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Cloverfield - 2008

Cloverfield - 2008

Director(s): Matt Reeves

Writer(s): Drew Goddard

Cinematography by: Michael Bonvillain  

Editor(s): Kevin Stitt

Cast: Lizzy Caplan, Jessica Lucas, T.J. Miller, Michael Stahl-David, Mike Vogel and Odette Annable

Synopsis: Going away party is interrupted by a mysterious giant monster destroying New York city.

Review:

This year marks the ten-year anniversary of this movie and it’s as good as time as any to revisit the originator of this quasi-extended universe. Cloverfield is a simple but effective, found-footage/monster movie that I really enjoyed as a singular story. But now a quasi-extended universe has been created with 2016’s 10 Cloverfield Lane and the upcoming “Cloverfield Movie”. As of me writing this the official title has yet to be revealed. Follow me and revisit the movie that gave us Matt Reeves and Drew Goddard. Oh, yeah and this was produced by JJ Abrams.

One of the biggest roadblocks a “found footage” movie has with its audience is convincing them why a character within the movie is filming everything around them. Cloverfield tackles that roadblock by having TJ Miller’s character Hudson be taping a going away party for his friend when the attack on Manhattan occurs. Later it becomes almost a safety blanket for him, watching these crazy events unfold through the lens of the camera helped me cope with trying to survive the night.

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Quick note: slight spoiler, so avoid this note if you haven’t seen the movie. After the death of Hudson, the camera is picked up by the two remaining characters so they can film their farewell messages. This part felt forced and out of character since they don’t really acknowledge the camera for the most part of the movie. They are indifferent to it, and I don’t buy them picking up the camera in the face of their imminent death.

This is the stepping stone for director Matt Reeves, who would later give us Let Me In and the Apes Trilogy, and you can clearly see the coal of talent that he would later turn into diamonds. The way he builds up tension throughout this movie is both fun and annoying. You don’t take a break from the moment the monster attacks to the moment they film their farewells. The pace is unforgiving, and when it ends is when you finally take your first breath. The found footage format lends itself to creating more of a tense atmosphere, and since you have almost a tunnel vision of a singular character you are limited to what he sees. Reeves forces the audience to be in the shoes of Hudson and you almost want to scream at him “run” or “look behind you” since you’re not given the full picture.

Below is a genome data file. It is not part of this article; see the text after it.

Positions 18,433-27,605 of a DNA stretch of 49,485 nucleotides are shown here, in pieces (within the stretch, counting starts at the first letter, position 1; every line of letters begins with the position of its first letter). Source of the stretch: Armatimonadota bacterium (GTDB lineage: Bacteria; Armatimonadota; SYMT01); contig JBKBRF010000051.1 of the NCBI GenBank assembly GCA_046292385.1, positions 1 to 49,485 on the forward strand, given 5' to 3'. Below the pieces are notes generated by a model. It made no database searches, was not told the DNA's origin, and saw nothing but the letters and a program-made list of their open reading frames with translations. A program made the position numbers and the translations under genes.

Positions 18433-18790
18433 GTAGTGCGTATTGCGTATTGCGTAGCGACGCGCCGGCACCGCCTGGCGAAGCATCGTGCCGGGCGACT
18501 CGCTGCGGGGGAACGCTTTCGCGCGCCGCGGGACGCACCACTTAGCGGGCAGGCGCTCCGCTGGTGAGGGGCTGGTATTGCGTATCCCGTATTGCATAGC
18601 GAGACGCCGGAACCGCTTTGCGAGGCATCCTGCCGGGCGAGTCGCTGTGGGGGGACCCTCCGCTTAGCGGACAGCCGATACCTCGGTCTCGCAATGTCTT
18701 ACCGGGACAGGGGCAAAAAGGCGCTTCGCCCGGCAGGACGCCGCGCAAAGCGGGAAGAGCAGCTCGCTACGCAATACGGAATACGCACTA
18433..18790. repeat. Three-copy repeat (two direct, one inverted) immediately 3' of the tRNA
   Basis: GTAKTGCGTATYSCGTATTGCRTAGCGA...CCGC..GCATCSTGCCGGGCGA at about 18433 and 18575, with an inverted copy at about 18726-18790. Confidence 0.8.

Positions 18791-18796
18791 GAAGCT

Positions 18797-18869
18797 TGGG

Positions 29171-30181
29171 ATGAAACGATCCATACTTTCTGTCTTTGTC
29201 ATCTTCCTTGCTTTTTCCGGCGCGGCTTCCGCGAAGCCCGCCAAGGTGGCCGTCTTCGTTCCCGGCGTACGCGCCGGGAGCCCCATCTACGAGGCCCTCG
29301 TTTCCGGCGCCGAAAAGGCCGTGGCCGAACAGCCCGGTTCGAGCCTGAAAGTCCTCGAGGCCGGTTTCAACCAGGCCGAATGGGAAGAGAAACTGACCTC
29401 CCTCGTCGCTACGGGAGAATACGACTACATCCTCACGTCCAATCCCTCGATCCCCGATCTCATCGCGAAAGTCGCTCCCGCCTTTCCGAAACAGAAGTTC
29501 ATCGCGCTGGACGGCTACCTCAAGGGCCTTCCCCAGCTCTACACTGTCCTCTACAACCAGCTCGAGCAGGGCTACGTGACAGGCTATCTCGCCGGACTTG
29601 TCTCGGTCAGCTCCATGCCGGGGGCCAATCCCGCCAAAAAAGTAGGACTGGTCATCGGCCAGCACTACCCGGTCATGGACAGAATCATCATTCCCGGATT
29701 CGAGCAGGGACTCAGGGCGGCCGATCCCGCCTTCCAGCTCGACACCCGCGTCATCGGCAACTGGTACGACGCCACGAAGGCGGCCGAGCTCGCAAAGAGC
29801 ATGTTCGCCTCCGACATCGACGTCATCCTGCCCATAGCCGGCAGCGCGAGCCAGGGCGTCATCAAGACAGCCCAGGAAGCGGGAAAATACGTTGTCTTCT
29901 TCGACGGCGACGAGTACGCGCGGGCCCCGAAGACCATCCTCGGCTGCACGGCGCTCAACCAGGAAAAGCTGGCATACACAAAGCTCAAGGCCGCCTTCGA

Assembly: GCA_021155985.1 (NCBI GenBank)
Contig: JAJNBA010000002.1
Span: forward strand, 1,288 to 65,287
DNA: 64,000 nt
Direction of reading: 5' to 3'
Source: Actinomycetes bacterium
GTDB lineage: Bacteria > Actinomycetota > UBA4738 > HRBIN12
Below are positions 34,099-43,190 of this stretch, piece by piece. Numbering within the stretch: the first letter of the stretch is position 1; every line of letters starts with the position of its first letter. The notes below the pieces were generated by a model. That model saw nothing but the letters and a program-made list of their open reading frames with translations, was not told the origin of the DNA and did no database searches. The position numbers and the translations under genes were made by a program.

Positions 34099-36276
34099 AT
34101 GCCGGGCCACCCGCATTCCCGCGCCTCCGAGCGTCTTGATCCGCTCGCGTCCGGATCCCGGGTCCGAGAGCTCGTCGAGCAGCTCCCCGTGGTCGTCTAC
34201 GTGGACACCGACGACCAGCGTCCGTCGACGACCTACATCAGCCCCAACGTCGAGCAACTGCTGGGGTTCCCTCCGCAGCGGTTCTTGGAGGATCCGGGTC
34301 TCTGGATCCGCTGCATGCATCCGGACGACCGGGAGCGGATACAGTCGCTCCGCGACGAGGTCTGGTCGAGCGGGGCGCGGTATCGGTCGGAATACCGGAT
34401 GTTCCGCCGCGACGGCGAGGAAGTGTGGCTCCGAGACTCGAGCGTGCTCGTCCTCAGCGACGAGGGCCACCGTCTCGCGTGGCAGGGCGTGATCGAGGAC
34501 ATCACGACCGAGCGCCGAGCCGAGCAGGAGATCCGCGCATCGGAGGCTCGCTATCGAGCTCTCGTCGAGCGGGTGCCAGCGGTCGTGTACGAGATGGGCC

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Reeves and Goddard also gave the monster a great treatment, as they slowly revealed him throughout the runtime. The design is great as it’s very clear the monster is not of this world, unlike a Godzilla (reptile) or a King Kong (gorilla). We are shown his brute strength from the very start as he throws the head of the statue of liberty and takes down building after building. We have moments in which the army unleashes their full strength at it and the monster walks away unscathed. This just adds to the sense of terror and urgency of our characters as they feel helpless against this monster.

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The acting is good; nothing that stands-out, but it’s a monster movie. My biggest qualm comes from the dialogue, especially TJ Miller’s Hudson constantly screaming the name of his best friend (Rob). It was over and over to the point that if I was Rob I would’ve told him to shut up. If you can get over that annoying aspect of the movie, you will enjoy the overall product.

Cloverfield is a great entry in a genre dominated by two big names, Godzilla and King-Kong. It’s a monster movie filled with tension that doesn’t let its audience get comfortable, since most of the characters are dying left and right. It’s always fun to see where your favorite working directors/writers/producers got their start and how they have evolved through experience. The trio of Matt Reeves, Drew Goddard and JJ Abrams is why I love movies.

Cloverfield is available on Amazon Prime. Revisit it before going to see the new one. It holds up beautifully.

If you like this review let me know in the comment section down below. Also, follow me over at Twitter (@yILovemovies) or over on Facebook, so you can be up to date with all my reviews.

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